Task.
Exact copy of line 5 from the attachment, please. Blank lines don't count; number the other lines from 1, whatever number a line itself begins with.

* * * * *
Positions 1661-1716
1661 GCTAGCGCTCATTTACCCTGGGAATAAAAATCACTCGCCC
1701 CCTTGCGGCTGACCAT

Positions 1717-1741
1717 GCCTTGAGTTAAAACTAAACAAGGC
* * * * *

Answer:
1717 GCCTTGAGTTAAAACTAAACAAGGC